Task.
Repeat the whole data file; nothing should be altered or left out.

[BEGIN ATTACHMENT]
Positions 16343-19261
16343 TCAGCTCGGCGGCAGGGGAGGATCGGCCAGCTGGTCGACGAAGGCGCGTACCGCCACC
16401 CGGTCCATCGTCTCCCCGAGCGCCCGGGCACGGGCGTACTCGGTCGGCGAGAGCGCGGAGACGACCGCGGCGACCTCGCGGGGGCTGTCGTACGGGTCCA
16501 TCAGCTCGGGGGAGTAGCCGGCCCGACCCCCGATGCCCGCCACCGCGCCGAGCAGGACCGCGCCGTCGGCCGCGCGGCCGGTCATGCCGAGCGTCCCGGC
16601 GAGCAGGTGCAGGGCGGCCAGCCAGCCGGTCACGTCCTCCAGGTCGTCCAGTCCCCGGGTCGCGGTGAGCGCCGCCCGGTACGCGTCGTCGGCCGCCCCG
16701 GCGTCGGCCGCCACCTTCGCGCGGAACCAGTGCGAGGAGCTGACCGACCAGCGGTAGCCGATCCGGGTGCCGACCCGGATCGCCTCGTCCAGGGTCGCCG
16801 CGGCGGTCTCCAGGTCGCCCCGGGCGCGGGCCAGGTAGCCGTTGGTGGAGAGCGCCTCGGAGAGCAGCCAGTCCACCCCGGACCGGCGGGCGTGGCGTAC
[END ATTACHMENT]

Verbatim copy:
Positions 16343-19261
16343 TCAGCTCGGCGGCAGGGGAGGATCGGCCAGCTGGTCGACGAAGGCGCGTACCGCCACC
16401 CGGTCCATCGTCTCCCCGAGCGCCCGGGCACGGGCGTACTCGGTCGGCGAGAGCGCGGAGACGACCGCGGCGACCTCGCGGGGGCTGTCGTACGGGTCCA
16501 TCAGCTCGGGGGAGTAGCCGGCCCGACCCCCGATGCCCGCCACCGCGCCGAGCAGGACCGCGCCGTCGGCCGCGCGGCCGGTCATGCCGAGCGTCCCGGC
16601 GAGCAGGTGCAGGGCGGCCAGCCAGCCGGTCACGTCCTCCAGGTCGTCCAGTCCCCGGGTCGCGGTGAGCGCCGCCCGGTACGCGTCGTCGGCCGCCCCG
16701 GCGTCGGCCGCCACCTTCGCGCGGAACCAGTGCGAGGAGCTGACCGACCAGCGGTAGCCGATCCGGGTGCCGACCCGGATCGCCTCGTCCAGGGTCGCCG
16801 CGGCGGTCTCCAGGTCGCCCCGGGCGCGGGCCAGGTAGCCGTTGGTGGAGAGCGCCTCGGAGAGCAGCCAGTCCACCCCGGACCGGCGGGCGTGGCGTAC